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MO_12_2787 - Local failure and radionecrosis following single fraction stereotactic radiosurgery for surgical cavities from brain metastases

Monday, October 22
10:45 AM - 12:15 PM
Location: Innovation Hub, Exhibit Hall 3

Local failure and radionecrosis following single fraction stereotactic radiosurgery for surgical cavities from brain metastases
F. Y. Moraes1,2, G. Shen3, J. Winter1, A. Dasgupta1,2, E. Atenafu4, C. Coolens1, B. A. Millar1,2, N. J. Laperriere1,2, M. Bernstein5, P. Kongkham5, G. Zadeh5, D. S. C. Tsang1,2, T. D. Conrad2,6, A. Berlin1,2, and D. B. Shultz1,2; 1Department of Radiation Oncology, University of Toronto, Toronto, ON, Canada, 2Radiation Medicine Program, Princess Margaret Cancer Centre, University Health Network, Toronto, ON, Canada, 3University of Toronto, Toronto, ON, Canada, 4Department of Biostatistics, University Health Network, University of Toronto, Toronto, ON, Canada, 5Department of Neurosurgery, Toronto Western Hospital - University of Toronto, Toronto, ON, Canada, 6Radiation Medicine Program, University Health Network and Princess Margaret Cancer Centre, Toronto, ON, Canada

Purpose/Objective(s): To examine outcomes following Gamma Knife radiosurgery (SRS) targeting surgical cavities from resected brain metastases (BM) in a large multidisciplinary program.

Materials/Methods: We queried a prospectively maintained registry of 1672 patients treated with SRS between 2006 and 2017 to identify patients treated with SRS to a BM surgical cavity with at least one follow-up visit. The SRS dose (single fraction) was prescribed according to our institutional guidelines based on volume and location. Targets <4.2 cc were treated to 20Gy, 4.2 cc - <8 cc to 18 Gy, ≥8.0cc -14.4cc to 17 Gy, ≥14.4cc - <20cc to 15 Gy, ≥20cc - 30 cc to 14 Gy and ≥30cc - <5 cm to 12 Gy. Surgical cavities in eloquent areas of the brain were usually treated with a marginal prescription dose of 15 Gy. Patient, tumor, and treatment factors were assessed for their impact on patterns of failure and radio necrosis (RN). Cumulative incidences of local failure (LF) as well as RN were calculated using Fine and Grey’s analysis considering death as competing event.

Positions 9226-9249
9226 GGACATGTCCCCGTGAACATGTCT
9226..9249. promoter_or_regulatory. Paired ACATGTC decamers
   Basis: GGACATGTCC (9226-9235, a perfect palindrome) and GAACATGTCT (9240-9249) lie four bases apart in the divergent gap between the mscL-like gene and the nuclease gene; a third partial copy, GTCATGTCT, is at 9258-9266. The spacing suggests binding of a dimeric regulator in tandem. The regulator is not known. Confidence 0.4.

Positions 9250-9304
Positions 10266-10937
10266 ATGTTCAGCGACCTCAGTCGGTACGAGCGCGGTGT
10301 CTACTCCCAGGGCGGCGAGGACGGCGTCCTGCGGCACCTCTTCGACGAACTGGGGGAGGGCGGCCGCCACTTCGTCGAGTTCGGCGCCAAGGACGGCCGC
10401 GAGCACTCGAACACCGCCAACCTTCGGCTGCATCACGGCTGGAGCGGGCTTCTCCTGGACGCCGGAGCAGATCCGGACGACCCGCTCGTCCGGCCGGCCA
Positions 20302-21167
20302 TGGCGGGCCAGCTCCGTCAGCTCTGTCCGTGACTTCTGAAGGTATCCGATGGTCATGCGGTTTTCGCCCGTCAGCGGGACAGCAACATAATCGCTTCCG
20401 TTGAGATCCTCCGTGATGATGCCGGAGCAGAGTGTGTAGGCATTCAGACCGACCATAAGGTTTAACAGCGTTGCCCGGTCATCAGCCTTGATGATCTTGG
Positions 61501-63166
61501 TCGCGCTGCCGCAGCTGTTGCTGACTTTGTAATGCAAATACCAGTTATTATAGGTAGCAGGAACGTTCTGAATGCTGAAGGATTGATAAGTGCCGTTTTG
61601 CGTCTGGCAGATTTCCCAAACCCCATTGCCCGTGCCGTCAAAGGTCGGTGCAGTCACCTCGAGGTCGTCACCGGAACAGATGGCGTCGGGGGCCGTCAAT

Results: Eighty-four patients (91 surgical beds – median volume of 12.2cc [1cc to 47.52]) were included. Median overall survival was 27.2 months (95%CI 14.3-40.4 months) from the date of SRS. The most common primary histologies were lung (28.5%), melanoma (14%), and breast (12%). During a median follow-up of 12.6 months (range 0.76-44 months), 28 (20.9%) patients developed new BM (e.g. distant intracranial failure); 12 of these (14% of the entire cohort) received WBRT (due to leptomeningeal or multiple new BMs) and 16 (19% of the entire cohort) were treated with salvage SRS treatment only. The cumulative incidence of 1- and 2-year LF was 11.4% (95% CI 2.6-20.3%) and 31% (95%CI 15.5-46.5), respectively. The cumulative incidence of 1- and 2-year RN was 1.4% (95%CI 0-4.5%) and 7.8% (95%CI 0-16.8), respectively. On univariate analysis, surgical cavity volume (≤14.4cc vs >14.4cc) was not significantly associated with a higher rate of LF (HR=2.311 95% CI 0.809-6.60 p=0.1178) or RN (HR=1.561 95% CI 0.341-7.152 p=0.5662). Similarly, SRS prescription dose ≤15 Gy compared to 16 Gy or greater was not significantly associated with LF (HR 1.23 95% CI 0.518-2.928, p=0.6369) or RN (HR=0.483 95%CI 0.098-2.377, p=0.3708).

Conclusion: Single fraction SRS for BM surgical cavities resulted in acceptable 1-year LF and RN incidence rates, however after 2 years outcomes were not as favourable. Alternative methods of cavity treatment, such as hypofractionation and neoadjvuant SRS, may result in improved outcomes.

Author Disclosure: F. Moraes: None. G. Shen: None. A. Dasgupta: None. E. Atenafu: None. C. Coolens: Patent/License Fees/Copyright; Modus Medical. N.J. Laperriere: None. M. Bernstein: None. G. Zadeh: None.

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